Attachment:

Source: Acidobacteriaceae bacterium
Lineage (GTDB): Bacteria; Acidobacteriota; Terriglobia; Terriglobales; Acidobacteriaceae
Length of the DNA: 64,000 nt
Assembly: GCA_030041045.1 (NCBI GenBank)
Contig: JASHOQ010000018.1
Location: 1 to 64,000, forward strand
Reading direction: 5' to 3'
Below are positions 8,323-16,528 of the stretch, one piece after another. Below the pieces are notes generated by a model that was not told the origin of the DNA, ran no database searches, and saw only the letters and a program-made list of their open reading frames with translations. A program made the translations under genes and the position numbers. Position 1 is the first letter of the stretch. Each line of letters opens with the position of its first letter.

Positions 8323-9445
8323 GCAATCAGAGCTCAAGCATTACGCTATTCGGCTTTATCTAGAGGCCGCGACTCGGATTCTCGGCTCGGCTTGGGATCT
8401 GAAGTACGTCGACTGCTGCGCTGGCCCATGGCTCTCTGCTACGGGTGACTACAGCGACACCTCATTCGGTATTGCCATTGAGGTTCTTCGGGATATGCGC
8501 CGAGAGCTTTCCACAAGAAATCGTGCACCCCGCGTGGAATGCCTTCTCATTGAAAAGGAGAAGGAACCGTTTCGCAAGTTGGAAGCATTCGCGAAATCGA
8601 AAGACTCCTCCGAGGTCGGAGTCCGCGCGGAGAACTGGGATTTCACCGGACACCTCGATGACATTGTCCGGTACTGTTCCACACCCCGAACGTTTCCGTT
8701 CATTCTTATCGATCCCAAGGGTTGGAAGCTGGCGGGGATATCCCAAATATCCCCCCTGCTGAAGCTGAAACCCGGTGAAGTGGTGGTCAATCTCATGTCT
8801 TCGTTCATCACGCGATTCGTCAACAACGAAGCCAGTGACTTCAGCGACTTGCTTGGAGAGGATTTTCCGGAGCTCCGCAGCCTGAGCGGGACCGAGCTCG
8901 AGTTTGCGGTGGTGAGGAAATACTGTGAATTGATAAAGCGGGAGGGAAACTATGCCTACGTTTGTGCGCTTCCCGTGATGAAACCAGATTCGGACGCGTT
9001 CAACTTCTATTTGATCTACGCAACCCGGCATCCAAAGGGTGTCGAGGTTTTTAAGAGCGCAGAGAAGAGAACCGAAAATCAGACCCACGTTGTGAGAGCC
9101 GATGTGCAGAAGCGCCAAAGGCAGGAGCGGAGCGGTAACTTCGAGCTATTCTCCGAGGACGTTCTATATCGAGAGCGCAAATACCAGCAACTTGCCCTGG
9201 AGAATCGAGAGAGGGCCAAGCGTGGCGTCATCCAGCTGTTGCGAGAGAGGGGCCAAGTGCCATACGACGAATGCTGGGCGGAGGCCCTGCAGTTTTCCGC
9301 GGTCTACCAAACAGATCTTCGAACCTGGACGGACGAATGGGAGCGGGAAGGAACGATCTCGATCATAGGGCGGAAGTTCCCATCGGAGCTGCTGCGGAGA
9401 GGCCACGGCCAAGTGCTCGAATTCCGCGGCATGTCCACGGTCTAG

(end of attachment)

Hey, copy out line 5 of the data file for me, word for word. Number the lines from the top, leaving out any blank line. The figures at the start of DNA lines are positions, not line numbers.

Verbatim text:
Contig: JASHOQ010000018.1